The notion that “no news is bad news” generally doesn’t apply to businesses in the service industry. Especially when that news pertains to data breaches or other privacy shortcomings, most companies in this industry would prefer to avoid the headlines altogether.
This may be one of the reasons businesses in the hotel industry, in particular, are giving data security more attention these days.
According to a USA Today report, a panel of IT executives from Starwood Hotels, Hilton and other lodgings operators recently told an audience at the LodgeNet’s Customer Technology Symposium in Chicago that protecting customer data is becoming their top priority.
Similar to retailers, restaurants and others in the service industry, hotel operators tend to collect vast amounts of data from their customers, including names, contact information and credit card numbers. Furthermore, hotels often collect additional information about a customer’s special needs and interests, so they can offer accommodations during their stay. Given the sensitivity of this information, it is important that hotel operators keep it out of the wrong hands or risk exposing it through faulty data protection practices.
“[Personally identifiable information] is considered high-risk because if there were to be a breach, you’re exposing the guest’s identity,” Mark McBeth, vice president of IT at Starwood Hotels, said during the conference, according to USA Today. “It paints some pretty scary pictures.”
This type of situation was brought to a head earlier this year when marketing services giant Epsilon experienced a massive breach to its email systems. According to a SecurityWeek report, among those impacted by the breach were several hotel operators, including Hilton, Ritz-Carlton and Marriott.
Though the extent of the damage to each client is unclear, the incident came as a scare for many of these companies. Service industry organizations were especially worried that the hackers would use the information obtained during the attack to send out scam emails to their customers, impacting the credibility of the company and shaking consumer confidence.
According to a 2010 Wall Street Journal report, the most common security vulnerability in hotels is point-of-sale software. Often, hotels do not require employees to change the default names and passwords of these programs, making it easier for hackers to break in and steal customer information.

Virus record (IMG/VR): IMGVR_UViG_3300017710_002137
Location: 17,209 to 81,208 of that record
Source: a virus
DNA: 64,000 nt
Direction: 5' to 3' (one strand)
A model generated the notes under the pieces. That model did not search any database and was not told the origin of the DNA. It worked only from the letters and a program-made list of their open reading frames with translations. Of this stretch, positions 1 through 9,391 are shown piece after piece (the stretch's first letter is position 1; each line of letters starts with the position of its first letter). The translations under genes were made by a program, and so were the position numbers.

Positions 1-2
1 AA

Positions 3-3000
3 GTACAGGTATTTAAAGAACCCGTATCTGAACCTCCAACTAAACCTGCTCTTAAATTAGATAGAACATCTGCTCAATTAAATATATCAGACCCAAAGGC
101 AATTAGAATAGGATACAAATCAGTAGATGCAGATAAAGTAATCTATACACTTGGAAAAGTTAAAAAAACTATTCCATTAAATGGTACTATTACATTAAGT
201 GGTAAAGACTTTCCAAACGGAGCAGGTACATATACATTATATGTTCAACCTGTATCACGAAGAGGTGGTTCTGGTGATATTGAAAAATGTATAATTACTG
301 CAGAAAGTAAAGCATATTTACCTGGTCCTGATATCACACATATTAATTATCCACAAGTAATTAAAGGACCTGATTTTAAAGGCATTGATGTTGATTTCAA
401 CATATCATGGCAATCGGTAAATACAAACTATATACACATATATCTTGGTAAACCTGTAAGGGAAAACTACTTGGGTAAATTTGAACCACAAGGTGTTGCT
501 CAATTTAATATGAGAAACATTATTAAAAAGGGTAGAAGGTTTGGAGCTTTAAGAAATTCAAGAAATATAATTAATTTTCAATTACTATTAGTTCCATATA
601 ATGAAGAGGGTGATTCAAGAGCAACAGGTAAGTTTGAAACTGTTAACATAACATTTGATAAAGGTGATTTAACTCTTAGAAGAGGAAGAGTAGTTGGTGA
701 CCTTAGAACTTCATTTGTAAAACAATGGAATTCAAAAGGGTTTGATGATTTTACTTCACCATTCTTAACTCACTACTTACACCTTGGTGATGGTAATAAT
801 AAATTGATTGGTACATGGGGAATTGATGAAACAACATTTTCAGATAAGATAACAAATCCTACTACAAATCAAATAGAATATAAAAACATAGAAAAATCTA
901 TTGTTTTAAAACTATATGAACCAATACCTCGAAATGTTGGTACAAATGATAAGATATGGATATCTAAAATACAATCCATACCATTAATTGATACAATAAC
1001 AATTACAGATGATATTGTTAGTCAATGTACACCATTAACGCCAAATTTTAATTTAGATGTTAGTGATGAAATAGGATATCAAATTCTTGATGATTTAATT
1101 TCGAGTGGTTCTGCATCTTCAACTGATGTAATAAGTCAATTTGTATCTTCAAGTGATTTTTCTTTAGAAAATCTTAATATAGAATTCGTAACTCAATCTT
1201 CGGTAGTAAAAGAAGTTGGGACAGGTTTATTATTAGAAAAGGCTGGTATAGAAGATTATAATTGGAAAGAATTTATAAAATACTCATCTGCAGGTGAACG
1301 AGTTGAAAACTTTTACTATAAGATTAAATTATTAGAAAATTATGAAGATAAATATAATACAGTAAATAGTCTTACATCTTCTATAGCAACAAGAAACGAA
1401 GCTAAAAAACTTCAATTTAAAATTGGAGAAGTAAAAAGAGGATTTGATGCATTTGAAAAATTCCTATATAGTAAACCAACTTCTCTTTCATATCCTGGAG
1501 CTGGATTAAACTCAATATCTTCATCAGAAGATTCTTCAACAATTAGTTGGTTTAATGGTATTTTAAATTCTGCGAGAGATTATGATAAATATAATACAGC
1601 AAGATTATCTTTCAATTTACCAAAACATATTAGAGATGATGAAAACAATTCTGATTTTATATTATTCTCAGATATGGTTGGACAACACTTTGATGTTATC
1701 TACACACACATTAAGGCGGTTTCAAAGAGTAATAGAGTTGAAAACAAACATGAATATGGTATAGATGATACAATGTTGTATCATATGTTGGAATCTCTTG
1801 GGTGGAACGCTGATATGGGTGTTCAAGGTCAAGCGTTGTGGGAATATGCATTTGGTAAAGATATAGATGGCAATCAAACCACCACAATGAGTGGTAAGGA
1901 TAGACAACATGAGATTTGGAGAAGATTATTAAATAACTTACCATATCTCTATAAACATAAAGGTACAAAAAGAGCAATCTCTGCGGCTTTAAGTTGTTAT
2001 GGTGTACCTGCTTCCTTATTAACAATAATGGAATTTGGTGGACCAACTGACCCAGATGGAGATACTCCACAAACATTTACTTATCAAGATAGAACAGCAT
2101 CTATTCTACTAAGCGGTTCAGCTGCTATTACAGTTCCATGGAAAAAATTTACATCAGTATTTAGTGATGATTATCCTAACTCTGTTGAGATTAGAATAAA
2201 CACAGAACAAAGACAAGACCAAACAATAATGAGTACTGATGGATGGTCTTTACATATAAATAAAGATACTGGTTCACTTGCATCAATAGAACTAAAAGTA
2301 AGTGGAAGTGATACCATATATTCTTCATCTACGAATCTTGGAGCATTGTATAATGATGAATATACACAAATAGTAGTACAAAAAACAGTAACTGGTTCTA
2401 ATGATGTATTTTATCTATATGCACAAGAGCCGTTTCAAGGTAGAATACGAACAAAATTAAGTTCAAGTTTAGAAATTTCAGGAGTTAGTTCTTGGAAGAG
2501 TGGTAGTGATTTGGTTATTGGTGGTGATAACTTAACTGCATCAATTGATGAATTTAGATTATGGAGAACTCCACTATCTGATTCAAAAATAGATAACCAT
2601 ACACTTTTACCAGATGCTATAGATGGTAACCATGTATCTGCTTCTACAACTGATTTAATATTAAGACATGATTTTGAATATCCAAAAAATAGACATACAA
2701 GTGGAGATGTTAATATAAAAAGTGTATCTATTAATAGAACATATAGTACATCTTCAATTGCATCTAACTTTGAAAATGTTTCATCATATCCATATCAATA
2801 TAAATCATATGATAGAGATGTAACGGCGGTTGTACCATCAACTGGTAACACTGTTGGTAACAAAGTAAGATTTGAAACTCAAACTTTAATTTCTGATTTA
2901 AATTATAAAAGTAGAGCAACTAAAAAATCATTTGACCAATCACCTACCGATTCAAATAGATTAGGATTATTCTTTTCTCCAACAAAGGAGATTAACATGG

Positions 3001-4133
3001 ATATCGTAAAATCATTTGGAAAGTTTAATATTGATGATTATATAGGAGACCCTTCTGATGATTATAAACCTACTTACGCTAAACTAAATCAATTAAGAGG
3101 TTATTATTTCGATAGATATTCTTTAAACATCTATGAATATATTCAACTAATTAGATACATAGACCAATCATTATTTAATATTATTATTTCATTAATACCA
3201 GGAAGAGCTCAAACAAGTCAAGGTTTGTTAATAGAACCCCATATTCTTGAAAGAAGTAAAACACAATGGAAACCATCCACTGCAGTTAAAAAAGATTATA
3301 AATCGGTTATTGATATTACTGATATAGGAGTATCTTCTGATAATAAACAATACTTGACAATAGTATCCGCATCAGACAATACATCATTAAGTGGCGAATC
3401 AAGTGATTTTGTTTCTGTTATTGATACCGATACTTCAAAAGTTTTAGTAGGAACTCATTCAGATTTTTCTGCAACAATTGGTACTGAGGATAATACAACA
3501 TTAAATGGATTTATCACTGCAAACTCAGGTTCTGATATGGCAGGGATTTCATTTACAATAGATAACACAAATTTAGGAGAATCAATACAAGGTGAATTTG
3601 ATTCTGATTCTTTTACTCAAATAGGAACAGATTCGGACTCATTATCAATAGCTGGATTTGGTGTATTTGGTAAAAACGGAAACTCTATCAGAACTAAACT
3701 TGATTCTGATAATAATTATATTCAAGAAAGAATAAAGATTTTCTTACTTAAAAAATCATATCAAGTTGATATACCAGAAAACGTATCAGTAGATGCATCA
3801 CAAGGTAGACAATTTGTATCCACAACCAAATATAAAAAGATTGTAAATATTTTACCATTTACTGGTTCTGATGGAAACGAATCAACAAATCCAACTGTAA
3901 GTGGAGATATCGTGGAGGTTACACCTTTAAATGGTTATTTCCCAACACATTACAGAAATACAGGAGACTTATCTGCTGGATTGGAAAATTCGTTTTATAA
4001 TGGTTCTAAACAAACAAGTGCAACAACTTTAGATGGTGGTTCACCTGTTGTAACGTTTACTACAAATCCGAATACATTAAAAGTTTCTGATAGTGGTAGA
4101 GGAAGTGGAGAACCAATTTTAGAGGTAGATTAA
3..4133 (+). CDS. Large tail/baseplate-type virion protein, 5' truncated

To overcome some of these and other concerns, McBeth said hotel operators are applying the best practices detailed by the Payment Card Industry Data Security Standard (PCI DSS), which aims to address data security for businesses that handle payment cards. However, he admitted that the task of ensuring protection throughout an organization is difficult, given the number of channels where vulnerabilities could be uncovered.
“We want to protect the Starwood name by making sure all 542 properties are compliant,” McBeth said, according to HotelNewsNow.com, “but it’s tough to do when each hotel is only required to perform a self-assessment.”
A 2010 report from data security firm Trustwave found hotels were involved in 38 percent of the data breach investigations it conducted in 2009. This makes hotels the most-frequently breached type of organization – ahead of financial institutions with 19 percent, the Wall Street Journal reported.
This being the case, it is encouraging to see some hotels are making moves to lock down their data security practices. There is clearly a great deal of work that needs to be done, but if a hotel can demonstrate it is capable of protecting customer information, it may be more likely to inspire confidence in consumers, which, in turn, could afford the hotel a competitive edge.
Data Security News from SimplySecurity.com by Trend Micro